Tuesday, April 29, 2008

U.S. foreclosure activity increases 23 percent in first quarter of 2008

U.S. foreclosure activity keeps going higher in the first quarter of 2008. According to RealtyTrac foreclosure filings are up 23 percent over the fourth quarter and a staggering 112 percent higher than first quarter of 2007. In total 649,917 properties were filing for foreclosure in the first three month of this year, one in every 194 U.S. households.

“Foreclosure activity in the first quarter increased on a year-over-year basis in 46 out of the 50 states and in 90 of the nation’s 100 largest metro areas, demonstrating that most regions of the country are seeing more foreclosures,” said James J. Saccacio, chief executive officer of RealtyTrac.

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This was the seventh consecutive quarter of increasing foreclosure activity and the slightest sliver of improvement gives a reason for hope. Filings in Detroit were down nearly 4 percent from the first quarter of 2007, although the city's foreclosure rate still ranked No. 6 among the nation's 100 largest metropolitan areas. Philadelphia ranked No. 82, thanks in part to a 30 percent year-over-year decrease in foreclosure activity. The Detroit Free Press reports that investors are coming back into the market propping up home sales by 30 percent in March.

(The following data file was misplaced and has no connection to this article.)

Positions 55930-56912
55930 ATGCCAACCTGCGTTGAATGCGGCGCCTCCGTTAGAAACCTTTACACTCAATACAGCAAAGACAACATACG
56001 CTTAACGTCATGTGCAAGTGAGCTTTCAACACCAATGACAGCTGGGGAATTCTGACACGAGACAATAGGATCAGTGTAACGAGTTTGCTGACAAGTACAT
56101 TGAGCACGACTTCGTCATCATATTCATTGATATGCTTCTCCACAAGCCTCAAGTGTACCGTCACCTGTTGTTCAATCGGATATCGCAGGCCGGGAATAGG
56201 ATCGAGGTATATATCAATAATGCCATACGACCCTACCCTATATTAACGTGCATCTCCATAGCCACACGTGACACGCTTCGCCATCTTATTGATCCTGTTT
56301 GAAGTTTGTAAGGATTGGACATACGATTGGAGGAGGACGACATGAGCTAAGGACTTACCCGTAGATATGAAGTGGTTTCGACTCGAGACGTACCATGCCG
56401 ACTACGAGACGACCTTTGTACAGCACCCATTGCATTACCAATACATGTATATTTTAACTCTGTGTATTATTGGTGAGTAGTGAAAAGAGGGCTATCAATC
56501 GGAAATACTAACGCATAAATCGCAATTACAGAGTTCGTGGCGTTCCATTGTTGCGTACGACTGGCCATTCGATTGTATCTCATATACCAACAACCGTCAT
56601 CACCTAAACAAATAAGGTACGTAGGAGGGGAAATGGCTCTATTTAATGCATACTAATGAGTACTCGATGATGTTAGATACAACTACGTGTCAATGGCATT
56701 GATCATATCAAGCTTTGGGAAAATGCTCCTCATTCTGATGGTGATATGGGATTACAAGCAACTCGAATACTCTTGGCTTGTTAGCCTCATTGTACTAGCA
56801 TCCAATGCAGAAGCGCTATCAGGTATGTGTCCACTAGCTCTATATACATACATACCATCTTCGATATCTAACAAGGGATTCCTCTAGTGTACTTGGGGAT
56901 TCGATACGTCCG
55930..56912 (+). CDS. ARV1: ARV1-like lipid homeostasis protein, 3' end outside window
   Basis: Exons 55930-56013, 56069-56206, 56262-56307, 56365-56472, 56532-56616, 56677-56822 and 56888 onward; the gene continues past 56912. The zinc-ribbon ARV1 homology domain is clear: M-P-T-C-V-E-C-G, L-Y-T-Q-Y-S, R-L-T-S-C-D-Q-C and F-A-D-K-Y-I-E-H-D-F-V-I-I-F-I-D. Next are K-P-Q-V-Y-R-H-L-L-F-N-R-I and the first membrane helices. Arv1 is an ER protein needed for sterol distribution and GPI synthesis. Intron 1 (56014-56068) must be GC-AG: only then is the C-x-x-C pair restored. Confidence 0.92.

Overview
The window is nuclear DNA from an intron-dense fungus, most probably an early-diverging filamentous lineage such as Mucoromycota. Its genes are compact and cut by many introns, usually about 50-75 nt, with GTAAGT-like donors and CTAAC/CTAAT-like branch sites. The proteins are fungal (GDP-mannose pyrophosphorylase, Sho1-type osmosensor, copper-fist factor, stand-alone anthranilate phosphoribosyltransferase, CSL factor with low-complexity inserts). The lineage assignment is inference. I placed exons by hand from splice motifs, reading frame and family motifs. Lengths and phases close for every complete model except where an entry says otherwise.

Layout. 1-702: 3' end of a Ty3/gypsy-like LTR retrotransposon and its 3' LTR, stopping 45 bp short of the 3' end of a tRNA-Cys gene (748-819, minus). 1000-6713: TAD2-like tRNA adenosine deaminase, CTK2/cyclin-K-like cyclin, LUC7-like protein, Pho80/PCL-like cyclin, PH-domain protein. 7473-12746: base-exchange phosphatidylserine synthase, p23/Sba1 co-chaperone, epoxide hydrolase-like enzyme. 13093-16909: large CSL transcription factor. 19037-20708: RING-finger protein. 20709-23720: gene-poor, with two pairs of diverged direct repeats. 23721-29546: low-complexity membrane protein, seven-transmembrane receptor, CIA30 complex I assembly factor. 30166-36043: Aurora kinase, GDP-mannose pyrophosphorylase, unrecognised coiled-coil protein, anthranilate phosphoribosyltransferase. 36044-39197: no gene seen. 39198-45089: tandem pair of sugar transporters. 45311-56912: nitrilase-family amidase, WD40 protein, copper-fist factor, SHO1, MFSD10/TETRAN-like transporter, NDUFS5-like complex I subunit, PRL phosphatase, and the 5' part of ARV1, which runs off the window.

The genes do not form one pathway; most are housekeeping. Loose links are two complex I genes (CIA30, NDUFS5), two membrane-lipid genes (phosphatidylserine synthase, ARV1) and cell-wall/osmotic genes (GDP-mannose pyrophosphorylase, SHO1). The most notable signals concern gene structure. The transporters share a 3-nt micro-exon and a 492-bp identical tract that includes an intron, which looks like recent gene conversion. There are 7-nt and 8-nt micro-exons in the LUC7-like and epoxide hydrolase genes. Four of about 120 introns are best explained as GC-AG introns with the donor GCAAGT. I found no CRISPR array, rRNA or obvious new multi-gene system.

Hope Now, the government sponsored enterprise to help loan modifications, saw a 35 percent quarterly jump in foreclosure activity. There were 431,171 subprime 2/28 and 3/27 loans scheduled to reset during the first quarter of 2008 and only 14,418 were modified, while 203,000 loans, about 47 percent of scheduled resets, were paid in full via refinancing or a sale.There was a ratio of 2.4 workouts per foreclosure during the first quarter, below the 3.1:1 ratio recorded in Q4 and the 2.9:1 ratio recorded in Q3.

The dismal state of the U.S. housing market is reflected in the S&P/Case-Shiller Home Price Indices. In February 2008 the 10-City Composite posted a new record low annual decline of 13.6%, and the 20-City Composite recorded an annual decline of 12.7%. “There is no sign of a bottom in the numbers,” says David M. Blitzer, Chairman of the Index Committee at Standard & Poor's. The median home price in the 10 largest metropolitan areas was $190,580, the 20 composite index median home price was $175,940 in February.

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By RealtyTrac Staff

source: Steep Declines in Home Prices Continued in February 2008 According to the S&P/Case-Shiller Home Price Indices

source: Servicers Increase Focus on Modifications; Foreclosures Jump 35 Percent in First Quarter
By PAUL JACKSON, HousingWire

read also: Foreclosure filings worse in March 2008

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